WASHINGTON, DC - A landmark moment, regardless of the eventual outcome. The Supreme Court is hearing arguments, whether same-sex marriages should be honored in all states.
Of course, the voices are loud on both sides, but no doubt, the times, they are a changing!
Going to church, doesn`t automatically mean believers are opposed to same-sex marriage. A Public Religion Research Institute poll says, more people of faith support marriage equality.
"I feel it`s not my place to judge anyone, I mean if that`s what you want to do, then that`s fine. Who am I to cast the first stone?" commented Darian Rankin.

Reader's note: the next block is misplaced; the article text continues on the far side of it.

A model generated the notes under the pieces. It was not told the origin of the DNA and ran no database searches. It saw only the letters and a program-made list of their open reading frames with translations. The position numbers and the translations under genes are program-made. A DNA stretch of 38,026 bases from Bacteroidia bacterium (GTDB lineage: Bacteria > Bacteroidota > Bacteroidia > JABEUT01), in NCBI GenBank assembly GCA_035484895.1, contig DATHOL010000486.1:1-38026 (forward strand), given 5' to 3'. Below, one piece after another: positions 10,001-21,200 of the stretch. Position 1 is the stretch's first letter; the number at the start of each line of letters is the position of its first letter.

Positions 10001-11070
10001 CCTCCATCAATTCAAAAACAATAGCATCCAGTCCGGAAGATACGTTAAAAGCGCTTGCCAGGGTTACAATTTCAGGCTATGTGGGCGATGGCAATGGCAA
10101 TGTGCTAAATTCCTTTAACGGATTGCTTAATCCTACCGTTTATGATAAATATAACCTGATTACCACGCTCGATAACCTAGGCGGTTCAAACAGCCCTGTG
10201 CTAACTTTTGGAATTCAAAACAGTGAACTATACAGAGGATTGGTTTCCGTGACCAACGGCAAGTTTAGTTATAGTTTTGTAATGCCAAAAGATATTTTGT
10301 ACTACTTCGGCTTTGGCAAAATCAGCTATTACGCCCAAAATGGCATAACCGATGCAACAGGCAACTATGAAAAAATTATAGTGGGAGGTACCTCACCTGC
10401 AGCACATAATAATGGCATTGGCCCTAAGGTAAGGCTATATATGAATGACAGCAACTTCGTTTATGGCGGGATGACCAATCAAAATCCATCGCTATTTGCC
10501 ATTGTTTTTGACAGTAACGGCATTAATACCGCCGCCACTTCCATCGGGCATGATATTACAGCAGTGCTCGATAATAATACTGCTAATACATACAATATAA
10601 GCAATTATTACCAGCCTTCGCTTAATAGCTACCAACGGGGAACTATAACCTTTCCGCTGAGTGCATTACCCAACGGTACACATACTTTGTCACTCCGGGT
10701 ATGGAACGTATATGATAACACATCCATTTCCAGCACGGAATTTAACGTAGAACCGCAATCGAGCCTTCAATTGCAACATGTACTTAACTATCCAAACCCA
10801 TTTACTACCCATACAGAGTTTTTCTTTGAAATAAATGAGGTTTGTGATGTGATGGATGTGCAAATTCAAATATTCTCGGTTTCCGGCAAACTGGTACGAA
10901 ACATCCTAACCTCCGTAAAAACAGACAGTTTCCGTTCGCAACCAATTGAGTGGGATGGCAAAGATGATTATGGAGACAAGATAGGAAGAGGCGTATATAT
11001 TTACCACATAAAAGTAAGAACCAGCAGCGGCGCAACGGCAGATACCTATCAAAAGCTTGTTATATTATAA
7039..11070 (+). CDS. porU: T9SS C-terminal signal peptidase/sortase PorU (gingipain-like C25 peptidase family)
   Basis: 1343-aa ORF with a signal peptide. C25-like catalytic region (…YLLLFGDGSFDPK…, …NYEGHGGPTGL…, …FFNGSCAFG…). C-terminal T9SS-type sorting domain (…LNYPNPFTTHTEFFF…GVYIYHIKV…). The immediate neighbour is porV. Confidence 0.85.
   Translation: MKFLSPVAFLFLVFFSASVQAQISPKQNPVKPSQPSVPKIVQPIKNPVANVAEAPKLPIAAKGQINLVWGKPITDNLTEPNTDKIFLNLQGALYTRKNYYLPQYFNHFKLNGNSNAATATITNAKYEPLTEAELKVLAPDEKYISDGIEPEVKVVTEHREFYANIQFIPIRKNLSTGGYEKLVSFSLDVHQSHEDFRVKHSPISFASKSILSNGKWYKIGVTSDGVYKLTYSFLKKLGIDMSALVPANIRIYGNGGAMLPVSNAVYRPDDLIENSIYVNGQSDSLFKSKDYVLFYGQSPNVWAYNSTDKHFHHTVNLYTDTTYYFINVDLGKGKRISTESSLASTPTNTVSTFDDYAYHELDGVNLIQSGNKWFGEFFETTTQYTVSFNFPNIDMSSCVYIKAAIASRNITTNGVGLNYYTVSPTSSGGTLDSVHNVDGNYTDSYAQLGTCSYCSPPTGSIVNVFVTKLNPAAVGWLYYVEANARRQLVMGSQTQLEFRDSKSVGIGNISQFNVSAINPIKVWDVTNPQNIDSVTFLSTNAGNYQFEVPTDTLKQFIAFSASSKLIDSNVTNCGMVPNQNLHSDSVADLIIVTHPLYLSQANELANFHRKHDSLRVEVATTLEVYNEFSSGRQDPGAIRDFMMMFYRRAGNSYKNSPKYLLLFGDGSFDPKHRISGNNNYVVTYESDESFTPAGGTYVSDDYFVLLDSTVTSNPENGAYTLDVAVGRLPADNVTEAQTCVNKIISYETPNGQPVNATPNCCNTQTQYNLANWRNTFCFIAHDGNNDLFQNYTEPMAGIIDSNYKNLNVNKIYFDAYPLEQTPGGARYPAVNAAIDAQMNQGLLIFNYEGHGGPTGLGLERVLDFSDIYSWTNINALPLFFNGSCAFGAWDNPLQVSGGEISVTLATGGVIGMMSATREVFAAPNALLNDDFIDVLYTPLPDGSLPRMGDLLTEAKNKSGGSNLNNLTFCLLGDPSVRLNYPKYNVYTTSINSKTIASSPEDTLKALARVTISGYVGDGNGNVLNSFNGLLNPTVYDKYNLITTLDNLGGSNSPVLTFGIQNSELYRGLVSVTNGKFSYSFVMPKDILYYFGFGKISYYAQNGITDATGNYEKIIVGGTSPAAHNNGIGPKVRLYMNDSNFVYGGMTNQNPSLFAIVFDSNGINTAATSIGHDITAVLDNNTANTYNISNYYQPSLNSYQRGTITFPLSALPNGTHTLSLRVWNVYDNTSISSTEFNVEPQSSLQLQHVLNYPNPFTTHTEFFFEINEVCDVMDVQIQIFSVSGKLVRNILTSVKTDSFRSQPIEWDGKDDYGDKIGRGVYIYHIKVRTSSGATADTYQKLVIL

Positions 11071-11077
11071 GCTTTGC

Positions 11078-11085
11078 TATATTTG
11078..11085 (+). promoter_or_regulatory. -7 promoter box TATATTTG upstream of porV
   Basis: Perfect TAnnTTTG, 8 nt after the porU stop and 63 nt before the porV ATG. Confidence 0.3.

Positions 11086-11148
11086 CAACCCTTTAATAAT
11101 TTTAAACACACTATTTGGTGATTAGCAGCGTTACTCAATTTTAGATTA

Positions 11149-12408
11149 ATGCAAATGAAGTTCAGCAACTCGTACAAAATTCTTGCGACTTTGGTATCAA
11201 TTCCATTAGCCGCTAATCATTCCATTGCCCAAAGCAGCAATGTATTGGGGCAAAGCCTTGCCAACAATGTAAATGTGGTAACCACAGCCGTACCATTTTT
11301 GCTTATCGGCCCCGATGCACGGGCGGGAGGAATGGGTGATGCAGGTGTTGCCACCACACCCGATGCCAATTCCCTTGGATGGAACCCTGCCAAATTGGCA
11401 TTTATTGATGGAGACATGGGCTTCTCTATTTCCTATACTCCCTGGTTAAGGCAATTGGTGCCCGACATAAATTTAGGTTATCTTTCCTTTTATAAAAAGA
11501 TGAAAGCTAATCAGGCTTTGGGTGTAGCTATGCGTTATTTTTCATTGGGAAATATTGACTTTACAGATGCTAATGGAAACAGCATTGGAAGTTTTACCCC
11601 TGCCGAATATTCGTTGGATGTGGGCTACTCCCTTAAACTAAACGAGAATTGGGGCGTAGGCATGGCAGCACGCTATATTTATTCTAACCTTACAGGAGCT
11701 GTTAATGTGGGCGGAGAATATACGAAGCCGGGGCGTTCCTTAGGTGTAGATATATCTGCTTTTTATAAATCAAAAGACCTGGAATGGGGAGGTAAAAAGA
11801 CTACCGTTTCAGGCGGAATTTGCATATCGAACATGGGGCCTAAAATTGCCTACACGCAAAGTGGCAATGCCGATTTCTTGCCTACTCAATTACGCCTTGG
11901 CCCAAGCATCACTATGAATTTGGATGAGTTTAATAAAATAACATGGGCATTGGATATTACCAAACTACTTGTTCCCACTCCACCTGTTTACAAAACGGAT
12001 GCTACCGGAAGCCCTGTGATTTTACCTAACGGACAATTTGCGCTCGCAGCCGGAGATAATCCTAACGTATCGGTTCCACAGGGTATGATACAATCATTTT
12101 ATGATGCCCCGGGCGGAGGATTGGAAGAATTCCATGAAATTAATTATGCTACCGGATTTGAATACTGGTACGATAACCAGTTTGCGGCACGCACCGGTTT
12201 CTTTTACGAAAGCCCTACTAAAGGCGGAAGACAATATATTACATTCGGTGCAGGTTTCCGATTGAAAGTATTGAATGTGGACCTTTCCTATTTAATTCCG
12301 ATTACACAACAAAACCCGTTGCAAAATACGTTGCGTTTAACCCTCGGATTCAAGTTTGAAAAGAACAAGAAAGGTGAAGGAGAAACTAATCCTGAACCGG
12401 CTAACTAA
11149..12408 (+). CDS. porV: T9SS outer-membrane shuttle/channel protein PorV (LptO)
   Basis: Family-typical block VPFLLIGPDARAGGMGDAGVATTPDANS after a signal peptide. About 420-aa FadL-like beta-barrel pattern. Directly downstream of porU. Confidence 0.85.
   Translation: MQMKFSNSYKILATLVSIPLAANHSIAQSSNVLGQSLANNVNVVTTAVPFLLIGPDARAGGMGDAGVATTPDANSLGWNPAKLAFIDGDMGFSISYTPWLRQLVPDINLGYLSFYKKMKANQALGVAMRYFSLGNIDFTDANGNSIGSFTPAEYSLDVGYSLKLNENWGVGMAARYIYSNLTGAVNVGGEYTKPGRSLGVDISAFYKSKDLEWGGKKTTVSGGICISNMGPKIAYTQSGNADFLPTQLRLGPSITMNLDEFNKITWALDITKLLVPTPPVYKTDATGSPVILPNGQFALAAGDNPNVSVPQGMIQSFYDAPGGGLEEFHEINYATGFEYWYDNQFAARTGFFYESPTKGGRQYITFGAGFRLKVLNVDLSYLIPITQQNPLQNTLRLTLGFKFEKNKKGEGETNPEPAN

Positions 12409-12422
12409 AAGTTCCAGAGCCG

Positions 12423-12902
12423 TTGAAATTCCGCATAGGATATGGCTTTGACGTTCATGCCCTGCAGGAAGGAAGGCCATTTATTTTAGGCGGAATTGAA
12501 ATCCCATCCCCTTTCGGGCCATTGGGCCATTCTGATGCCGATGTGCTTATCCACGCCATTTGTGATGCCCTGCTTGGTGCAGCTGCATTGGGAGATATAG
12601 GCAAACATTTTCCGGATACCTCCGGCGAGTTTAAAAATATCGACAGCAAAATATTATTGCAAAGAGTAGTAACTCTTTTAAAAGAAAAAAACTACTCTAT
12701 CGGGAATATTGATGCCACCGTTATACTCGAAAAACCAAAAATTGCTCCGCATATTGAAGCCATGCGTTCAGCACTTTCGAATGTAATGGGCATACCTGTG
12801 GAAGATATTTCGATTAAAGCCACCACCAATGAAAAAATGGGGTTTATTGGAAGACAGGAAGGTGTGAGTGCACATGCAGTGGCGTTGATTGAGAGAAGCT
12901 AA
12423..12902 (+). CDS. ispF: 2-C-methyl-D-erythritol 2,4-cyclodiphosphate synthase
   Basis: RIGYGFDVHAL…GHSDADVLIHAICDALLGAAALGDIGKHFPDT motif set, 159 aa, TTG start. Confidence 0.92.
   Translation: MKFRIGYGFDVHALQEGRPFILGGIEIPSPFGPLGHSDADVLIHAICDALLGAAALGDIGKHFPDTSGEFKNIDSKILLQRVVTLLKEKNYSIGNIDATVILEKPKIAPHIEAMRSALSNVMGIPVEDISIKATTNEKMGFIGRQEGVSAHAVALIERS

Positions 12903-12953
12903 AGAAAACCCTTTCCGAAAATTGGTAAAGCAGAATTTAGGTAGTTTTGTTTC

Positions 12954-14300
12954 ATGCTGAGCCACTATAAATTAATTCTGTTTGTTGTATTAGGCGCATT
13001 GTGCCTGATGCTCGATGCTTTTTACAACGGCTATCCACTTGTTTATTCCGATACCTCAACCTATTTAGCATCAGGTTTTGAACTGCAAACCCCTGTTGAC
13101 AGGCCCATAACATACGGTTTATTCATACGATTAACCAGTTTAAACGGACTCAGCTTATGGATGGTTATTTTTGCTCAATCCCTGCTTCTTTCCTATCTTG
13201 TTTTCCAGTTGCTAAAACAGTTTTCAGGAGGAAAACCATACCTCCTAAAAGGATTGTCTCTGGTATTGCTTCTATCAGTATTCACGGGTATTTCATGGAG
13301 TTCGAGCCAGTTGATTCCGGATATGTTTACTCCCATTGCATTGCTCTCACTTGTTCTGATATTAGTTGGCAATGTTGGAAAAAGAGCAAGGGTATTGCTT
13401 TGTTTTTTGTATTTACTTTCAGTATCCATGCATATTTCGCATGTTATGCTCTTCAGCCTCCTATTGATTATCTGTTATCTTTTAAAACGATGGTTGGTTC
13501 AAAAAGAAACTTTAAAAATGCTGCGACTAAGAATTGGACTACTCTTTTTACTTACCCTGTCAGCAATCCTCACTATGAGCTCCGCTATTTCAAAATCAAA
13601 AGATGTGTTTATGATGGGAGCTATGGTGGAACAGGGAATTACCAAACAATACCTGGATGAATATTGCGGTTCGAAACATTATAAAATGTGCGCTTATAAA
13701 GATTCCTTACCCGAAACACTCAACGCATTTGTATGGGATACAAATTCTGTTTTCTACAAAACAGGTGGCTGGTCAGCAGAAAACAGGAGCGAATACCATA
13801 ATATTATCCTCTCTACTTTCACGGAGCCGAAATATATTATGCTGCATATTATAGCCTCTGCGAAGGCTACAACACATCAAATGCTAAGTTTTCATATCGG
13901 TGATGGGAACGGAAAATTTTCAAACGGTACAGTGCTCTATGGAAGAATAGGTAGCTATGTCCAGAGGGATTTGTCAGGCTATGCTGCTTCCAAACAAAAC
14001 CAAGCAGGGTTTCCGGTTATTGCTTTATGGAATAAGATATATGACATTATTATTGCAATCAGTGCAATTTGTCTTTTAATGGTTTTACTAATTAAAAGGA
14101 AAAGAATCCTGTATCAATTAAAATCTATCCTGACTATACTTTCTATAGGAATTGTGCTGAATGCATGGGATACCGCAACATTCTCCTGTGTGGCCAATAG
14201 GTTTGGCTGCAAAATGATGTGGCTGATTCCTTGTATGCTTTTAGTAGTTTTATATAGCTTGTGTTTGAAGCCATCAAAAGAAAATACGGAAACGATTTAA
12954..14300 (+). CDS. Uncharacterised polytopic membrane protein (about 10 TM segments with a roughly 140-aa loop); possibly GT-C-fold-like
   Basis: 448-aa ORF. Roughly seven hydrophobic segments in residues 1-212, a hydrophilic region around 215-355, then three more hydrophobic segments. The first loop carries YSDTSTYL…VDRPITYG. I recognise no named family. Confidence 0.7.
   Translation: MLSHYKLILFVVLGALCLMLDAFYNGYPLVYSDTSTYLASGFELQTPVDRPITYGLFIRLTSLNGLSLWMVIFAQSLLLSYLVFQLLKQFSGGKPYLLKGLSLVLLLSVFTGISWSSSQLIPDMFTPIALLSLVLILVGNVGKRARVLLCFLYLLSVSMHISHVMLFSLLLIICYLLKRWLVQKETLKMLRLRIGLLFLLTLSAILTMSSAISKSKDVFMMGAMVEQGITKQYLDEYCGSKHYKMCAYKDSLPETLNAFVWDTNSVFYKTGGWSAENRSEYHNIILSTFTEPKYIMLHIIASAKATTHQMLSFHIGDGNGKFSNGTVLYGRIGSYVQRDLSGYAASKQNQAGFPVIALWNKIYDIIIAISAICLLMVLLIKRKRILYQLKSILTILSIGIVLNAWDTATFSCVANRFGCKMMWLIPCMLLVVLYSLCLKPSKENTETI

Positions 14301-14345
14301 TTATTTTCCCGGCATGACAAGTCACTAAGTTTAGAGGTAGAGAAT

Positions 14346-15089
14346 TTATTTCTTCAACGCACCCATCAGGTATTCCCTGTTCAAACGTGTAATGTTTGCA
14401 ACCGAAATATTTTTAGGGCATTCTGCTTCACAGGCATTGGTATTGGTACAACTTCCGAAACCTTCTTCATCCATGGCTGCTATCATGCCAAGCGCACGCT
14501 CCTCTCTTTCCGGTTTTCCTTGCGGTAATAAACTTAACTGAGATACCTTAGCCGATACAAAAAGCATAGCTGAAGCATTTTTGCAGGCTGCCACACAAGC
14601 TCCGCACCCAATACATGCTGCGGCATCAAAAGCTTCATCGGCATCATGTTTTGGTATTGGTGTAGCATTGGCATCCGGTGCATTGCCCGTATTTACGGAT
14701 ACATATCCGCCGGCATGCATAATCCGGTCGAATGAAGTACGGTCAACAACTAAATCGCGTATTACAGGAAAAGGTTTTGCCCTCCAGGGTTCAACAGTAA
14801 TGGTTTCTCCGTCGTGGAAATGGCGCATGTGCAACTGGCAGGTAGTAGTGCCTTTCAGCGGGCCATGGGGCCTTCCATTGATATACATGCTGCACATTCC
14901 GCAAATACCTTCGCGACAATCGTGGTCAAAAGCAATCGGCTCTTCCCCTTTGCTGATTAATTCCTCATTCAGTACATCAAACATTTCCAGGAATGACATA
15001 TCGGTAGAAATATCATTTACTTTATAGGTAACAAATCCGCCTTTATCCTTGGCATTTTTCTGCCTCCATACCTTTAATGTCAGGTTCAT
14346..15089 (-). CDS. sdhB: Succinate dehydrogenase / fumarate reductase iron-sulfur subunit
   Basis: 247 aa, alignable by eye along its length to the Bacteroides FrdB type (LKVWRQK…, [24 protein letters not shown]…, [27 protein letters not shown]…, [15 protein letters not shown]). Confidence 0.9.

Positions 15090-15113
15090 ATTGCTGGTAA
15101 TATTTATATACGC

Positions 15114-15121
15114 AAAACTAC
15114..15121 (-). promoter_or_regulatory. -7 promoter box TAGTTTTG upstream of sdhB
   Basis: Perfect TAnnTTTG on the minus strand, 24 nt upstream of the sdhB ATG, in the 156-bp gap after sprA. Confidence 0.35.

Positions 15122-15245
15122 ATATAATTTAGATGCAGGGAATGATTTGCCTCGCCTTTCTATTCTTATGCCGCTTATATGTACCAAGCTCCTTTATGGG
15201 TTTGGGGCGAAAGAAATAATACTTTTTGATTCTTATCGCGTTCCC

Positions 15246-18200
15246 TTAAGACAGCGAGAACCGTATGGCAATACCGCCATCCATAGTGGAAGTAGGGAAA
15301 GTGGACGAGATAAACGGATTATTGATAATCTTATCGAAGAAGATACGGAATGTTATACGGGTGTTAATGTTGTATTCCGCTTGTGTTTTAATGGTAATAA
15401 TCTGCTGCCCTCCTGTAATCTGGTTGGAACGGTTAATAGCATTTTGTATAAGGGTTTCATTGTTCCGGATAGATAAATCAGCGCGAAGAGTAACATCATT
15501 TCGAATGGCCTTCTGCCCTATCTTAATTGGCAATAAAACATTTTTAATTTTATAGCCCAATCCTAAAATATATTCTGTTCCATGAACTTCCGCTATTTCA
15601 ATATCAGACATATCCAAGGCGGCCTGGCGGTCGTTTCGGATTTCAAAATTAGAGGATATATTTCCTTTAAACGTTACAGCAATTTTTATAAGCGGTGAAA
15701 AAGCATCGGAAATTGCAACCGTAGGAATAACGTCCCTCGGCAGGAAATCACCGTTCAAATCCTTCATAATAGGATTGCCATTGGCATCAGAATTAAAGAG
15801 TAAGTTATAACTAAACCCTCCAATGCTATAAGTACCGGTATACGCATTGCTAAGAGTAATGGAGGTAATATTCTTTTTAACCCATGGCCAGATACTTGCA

In 2003, the number of Americans with religious affiliation who supported gay marriage was under 30 percent. By 2014 that number has risen to 47 percent.
"I think everybody is entitled to their own opinion and you like who you like, and as long as you`re happy with that person, go for it," said Cruz Rodriguez
A chart shows acceptance of same-sex marriage by religion. Jews being most accepting while Mormons are least.
"I was surprised that the Jewish faith was so agreeable to it but I`m not surprised that the Mormons are really, really against it," according to Steve Collins.
"I don`t believe in same-sex marriage. To me being a Mormon I think it`s a sin," said Percy Lyons.
And then, there are those who have personal reasons for opposing gay marriage.
"I don`t like same-sex marriage because my husband`s gay," explained Barbara Jordan.
Whatever the Supreme Court decides, the divide is shrinking.